So is there any relevance of these findings to post-treatment symptoms in humans?  I will touch upon this issue in a future post.

Reference

Hodzic E, Imai D, Feng S, & Barthold SW (2014). Resurgence of persisting non-cultivable Borrelia burgdorferi following antibiotic treatment in mice. PLOS One, 9 (1) PMID: 24466286

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17 comments:

  1. Very interesting. Thank you for sharing your knowledge and thoughts on these animal studies concerning borrelia persistence and spirochetal viability after treatment.

    I'm wondering if at some point doing autopsy work on humans who have been treated with antibiotics but still had persisting symptoms might not reveal some answers in terms of the viability of spirochetes post antibiotic exposure. The organism is highly tropic, so it would be interesting to see what tissues like brain autopsies might show, there have been some very small scale studies but not much follow up in this arena (to my knowledge).

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    1. Autopsies aren't necessary just yet. One group is recruiting volunteers with post-treatment symptoms to see if Lyme Borrelia can be detected by tick xenodiagnosis (https://clinicaltrials.gov/ct2/show/NCT02446626). The first phase of this study has been completed (https://clinicaltrials.gov/ct2/show/NCT01143558).

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    2. Very interesting blog You have.

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    3. Great thanks for the head's up!

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  2. P.S. what are the results of this phase 1 ?

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    1. Results of the first phase were published in this paper: http://www.ncbi.nlm.nih.gov/pubmed/24523212. The main goal of this pilot study was to see if it is safe to do xenodiagnosis on Lyme disease patients. I'll say something about this study in a future post.

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    2. so in Your opinion, taking under consideration current knowledge, what is most probable reason for PTLSD ?

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  3. "Whether these unculturable spirochetes are capable of generating an inflammatory condition necessary for disease is less clear, though mice do appear to generate a unique cytokine profile in response to the persisting spirochetes." why would not they cause disease ? are they damaged somehow ?

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    1. Maybe I should have said that there is still little evidence that they cause disease. They may be capable of causing disease, but the limitations of Barthold's mouse model prevented them from answering the question (the limitation being the inability of his mice to infiltrate infected tissues with inflammatory cells even when left untreated).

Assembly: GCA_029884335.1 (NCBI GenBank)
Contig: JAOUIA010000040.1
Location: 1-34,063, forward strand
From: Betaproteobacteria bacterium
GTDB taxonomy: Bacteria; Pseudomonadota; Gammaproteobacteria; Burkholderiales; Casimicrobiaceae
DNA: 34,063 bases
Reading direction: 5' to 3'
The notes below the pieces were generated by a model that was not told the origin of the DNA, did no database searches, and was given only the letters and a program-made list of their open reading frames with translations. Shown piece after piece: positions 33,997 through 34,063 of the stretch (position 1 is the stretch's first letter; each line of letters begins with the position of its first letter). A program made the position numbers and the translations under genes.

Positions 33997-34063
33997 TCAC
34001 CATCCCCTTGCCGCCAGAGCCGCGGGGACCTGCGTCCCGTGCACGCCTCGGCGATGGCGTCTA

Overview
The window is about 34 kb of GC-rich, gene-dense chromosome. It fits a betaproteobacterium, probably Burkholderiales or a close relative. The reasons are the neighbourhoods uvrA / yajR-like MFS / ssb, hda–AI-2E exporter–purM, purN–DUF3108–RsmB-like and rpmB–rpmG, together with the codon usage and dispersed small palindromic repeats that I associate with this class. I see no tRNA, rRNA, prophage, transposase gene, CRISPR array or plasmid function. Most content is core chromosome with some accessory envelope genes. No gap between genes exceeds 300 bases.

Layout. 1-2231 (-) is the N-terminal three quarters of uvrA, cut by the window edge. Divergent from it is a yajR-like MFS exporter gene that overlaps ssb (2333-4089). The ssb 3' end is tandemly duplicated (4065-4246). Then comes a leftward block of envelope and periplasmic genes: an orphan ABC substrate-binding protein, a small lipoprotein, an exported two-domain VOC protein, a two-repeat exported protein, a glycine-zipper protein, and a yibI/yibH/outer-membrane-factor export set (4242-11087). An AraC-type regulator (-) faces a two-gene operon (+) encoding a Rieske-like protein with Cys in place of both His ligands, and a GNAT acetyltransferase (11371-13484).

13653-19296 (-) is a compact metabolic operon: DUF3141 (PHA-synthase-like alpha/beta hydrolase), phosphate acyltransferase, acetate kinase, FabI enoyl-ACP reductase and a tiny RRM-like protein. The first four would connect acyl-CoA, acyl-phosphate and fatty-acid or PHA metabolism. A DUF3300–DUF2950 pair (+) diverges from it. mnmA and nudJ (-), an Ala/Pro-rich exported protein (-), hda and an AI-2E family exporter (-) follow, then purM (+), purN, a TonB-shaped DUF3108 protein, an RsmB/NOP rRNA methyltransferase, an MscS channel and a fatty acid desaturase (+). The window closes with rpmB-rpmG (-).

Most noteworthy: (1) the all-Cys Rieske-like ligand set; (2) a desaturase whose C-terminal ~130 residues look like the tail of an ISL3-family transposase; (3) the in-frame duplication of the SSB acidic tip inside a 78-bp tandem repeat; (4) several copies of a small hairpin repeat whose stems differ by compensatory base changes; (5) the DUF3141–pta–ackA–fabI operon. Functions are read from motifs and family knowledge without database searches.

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    2. Apparently the spirochetal forms are very hard to find in a host, the spirochetes convert fast into L - forms and we are dealing with Borrelia not spirochetes, as concerning the names... The same thing is in syphilis, 3rd stage of syphilis is that spirochetes are almost impossible to be isolated...Why would that be ? Are You familiar with Lida Mattman stealth pathogens book ?

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    4. Are You familiar with this movie ? https://youtu.be/WozrCFW0mRM Please pay attention how laboratory tried to culture spirochetes and could NOT, untill they called Lida Mattman

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    5. Here is medium that Lida Mattman and Phillips used to grow spirochetes from blood borellia but also Multiple Sclerosis patients... http://lymerick.net/MPM-2001-medium-Bb.html She says there is nothing easier in the world that not growing them if You dont do it right

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    6. I've been very interested in Mattman's work, I know she studied under Gabriel Steiner who was the spirochetal expert of his time. Grier wrote an interesting bit about her: http://www.lymeneteurope.org/info/cell-wall-deficient-bacteria

      I think she was finding both borrelia and another spirochetal organism in quite a few MS patients in a study she ran but have been unable to track down the paper so I have no idea on the specifics.

      This was a rather intriguing release in the last couple days from Dr MacDonald's work: http://www.prnewswire.com/news-releases/lyme-bacteria-hides-inside-parasitic-worms-causing-chronic-brain-diseases-300270742.html Need more research but it is interesting.

      There is also a nice video lecture by Mattman on youtube, but other than that one lecture it is very hard to find much information on her. I'll likely invest in getting her book at some point.

      I think the million dollar question is how common is the borrelia organism in the human host? how often does it cause disease? could it be part of the natural human microbial environment? are there other more important factors at play like immune system genetics that complicate the ability to handle this pathogen? I also imagine the wide genetic diversity of the borrelioses plays a factor in pathogenicity and illness manifestations as well, along with the other pathogens harbored in the human host. Immune system could reach a tipping point where it might no longer be able to keep a lid on the pathogens causing the system to go haywire. Guesses.

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    7. I have this book, i could give You the references to the MS studies on borrelia cultures from the chapter on spirochetes

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    8. that would be great, thank you so much!